Are you overwhelmed by the wide variety of protein powders in the sports nutrition aisle and aren’t sure which will best meet your individual needs? This series of articles, written by Harmons Dietitian Hannah Langley, takes an extensive look at protein powders to help you make the most informed choice when shopping for your health.
Access the articles here
Key Takeaways from all Articles
- Protein powder can be very helpful to meet daily protein needs but should not be used as a replacement for food and meals.
- A quality protein powder should have medium-high to high bioavailability and be a complete protein. If using protein powder for post-exercise recovery, a medium-high to high rate of utilization is also optimal.
- If using a protein powder to increase total daily protein intake, protein concentrates or casein are best.
- If using milk protein powder for post-exercise muscle recovery, whey protein isolate is best. Protein hydrolysates are typically beneficial for only high-level athletes.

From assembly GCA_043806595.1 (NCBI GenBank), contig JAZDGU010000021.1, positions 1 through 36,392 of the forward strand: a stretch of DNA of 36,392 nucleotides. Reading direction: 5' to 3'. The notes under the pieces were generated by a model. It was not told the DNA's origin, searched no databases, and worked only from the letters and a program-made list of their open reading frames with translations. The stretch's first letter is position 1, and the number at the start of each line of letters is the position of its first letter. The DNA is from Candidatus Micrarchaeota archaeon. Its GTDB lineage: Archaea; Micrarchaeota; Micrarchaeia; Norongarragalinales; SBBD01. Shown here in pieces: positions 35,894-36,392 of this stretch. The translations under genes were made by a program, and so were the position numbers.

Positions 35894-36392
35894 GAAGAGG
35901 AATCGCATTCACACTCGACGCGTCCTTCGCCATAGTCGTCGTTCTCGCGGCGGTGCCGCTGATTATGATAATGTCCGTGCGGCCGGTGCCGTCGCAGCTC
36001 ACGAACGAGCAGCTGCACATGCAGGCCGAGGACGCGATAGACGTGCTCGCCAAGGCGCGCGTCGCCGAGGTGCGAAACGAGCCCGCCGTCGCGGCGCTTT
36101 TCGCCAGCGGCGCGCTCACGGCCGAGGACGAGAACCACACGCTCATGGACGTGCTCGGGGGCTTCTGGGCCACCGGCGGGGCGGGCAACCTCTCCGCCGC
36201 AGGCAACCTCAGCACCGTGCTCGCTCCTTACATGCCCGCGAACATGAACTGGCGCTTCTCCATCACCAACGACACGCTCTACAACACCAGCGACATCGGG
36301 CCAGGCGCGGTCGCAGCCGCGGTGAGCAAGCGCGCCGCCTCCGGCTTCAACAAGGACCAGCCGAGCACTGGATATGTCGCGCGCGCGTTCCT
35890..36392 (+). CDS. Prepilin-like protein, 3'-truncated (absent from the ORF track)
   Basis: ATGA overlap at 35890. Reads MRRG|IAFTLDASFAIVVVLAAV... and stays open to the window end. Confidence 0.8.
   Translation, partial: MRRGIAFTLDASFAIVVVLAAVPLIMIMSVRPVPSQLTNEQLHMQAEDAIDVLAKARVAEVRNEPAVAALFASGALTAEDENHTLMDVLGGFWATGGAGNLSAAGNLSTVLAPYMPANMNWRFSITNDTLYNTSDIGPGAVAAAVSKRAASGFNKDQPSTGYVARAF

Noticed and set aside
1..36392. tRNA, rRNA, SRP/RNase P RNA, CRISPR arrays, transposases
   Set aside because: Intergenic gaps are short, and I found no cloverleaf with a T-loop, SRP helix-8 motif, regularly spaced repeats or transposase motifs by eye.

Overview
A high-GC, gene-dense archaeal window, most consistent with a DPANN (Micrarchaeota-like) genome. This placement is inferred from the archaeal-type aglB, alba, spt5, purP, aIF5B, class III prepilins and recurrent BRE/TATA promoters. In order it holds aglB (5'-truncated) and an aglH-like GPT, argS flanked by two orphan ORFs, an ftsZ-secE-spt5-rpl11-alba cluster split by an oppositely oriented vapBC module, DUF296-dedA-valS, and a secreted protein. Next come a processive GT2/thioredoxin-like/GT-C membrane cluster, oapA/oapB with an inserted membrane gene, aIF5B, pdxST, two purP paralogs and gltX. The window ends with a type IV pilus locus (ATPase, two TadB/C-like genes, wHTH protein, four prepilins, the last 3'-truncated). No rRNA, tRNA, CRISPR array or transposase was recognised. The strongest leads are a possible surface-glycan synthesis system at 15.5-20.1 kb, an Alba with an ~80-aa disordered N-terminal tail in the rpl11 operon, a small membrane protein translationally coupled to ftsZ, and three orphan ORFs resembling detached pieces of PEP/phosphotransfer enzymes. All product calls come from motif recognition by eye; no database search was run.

- People with lactose intolerance can typically tolerate whey isolates and hydrolysates.
- Many plant-based protein powders use a combination of protein sources to offer a complete protein. Individual plant-based proteins may contain all 9 essential amino acids, but not in sufficient amounts for health.
- If using a protein powder to increase total daily protein intake, protein concentrates are best.
- If using plant protein powder for post-exercise muscle recovery, pea or soy protein isolate-based is best. Protein hydrolysates are typically beneficial for only high-level athletes.
- Those with Celiac disease should choose a protein powder that has been certified gluten-free.
- The flavor of protein powders is generally reminiscent of their original ingredient but can vary depending on what flavors and extra ingredients are added. Hydrolysates tend to be bitter, while plant proteins and casein tend to have a more granular texture.
- Out of many alternative sweeteners used, stevia and monk fruit are typically tolerated the best.
- Third-party certifications ensure the quality and purity of protein powders.
- Third-party certifications are the gold standard for protein powder.